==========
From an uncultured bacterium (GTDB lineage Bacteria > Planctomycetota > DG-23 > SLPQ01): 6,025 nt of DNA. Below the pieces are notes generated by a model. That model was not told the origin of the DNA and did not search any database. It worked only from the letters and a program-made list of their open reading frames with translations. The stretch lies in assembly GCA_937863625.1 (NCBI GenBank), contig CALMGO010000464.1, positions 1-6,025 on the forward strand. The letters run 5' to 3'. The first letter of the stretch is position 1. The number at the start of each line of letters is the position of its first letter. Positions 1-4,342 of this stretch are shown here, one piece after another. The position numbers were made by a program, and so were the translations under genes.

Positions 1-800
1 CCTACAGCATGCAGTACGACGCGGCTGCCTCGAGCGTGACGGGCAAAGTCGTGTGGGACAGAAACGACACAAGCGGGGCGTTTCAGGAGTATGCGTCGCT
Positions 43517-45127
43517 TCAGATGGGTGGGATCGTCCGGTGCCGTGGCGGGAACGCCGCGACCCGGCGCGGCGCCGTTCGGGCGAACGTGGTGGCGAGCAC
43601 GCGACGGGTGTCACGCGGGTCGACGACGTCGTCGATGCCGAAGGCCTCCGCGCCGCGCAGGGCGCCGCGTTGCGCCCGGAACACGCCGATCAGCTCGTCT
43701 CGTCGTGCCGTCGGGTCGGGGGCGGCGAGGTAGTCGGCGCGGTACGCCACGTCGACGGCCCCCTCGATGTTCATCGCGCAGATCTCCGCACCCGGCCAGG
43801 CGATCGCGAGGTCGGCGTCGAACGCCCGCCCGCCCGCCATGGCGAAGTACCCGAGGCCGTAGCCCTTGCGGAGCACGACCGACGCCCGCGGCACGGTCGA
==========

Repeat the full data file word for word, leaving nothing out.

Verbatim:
From an uncultured bacterium (GTDB lineage Bacteria > Planctomycetota > DG-23 > SLPQ01): 6,025 nt of DNA. Below the pieces are notes generated by a model. That model was not told the origin of the DNA and did not search any database. It worked only from the letters and a program-made list of their open reading frames with translations. The stretch lies in assembly GCA_937863625.1 (NCBI GenBank), contig CALMGO010000464.1, positions 1-6,025 on the forward strand. The letters run 5' to 3'. The first letter of the stretch is position 1. The number at the start of each line of letters is the position of its first letter. Positions 1-4,342 of this stretch are shown here, one piece after another. The position numbers were made by a program, and so were the translations under genes.

Positions 1-800
1 CCTACAGCATGCAGTACGACGCGGCTGCCTCGAGCGTGACGGGCAAAGTCGTGTGGGACAGAAACGACACAAGCGGGGCGTTTCAGGAGTATGCGTCGCT
Positions 43517-45127
43517 TCAGATGGGTGGGATCGTCCGGTGCCGTGGCGGGAACGCCGCGACCCGGCGCGGCGCCGTTCGGGCGAACGTGGTGGCGAGCAC
43601 GCGACGGGTGTCACGCGGGTCGACGACGTCGTCGATGCCGAAGGCCTCCGCGCCGCGCAGGGCGCCGCGTTGCGCCCGGAACACGCCGATCAGCTCGTCT
43701 CGTCGTGCCGTCGGGTCGGGGGCGGCGAGGTAGTCGGCGCGGTACGCCACGTCGACGGCCCCCTCGATGTTCATCGCGCAGATCTCCGCACCCGGCCAGG
43801 CGATCGCGAGGTCGGCGTCGAACGCCCGCCCGCCCGCCATGGCGAAGTACCCGAGGCCGTAGCCCTTGCGGAGCACGACCGACGCCCGCGGCACGGTCGA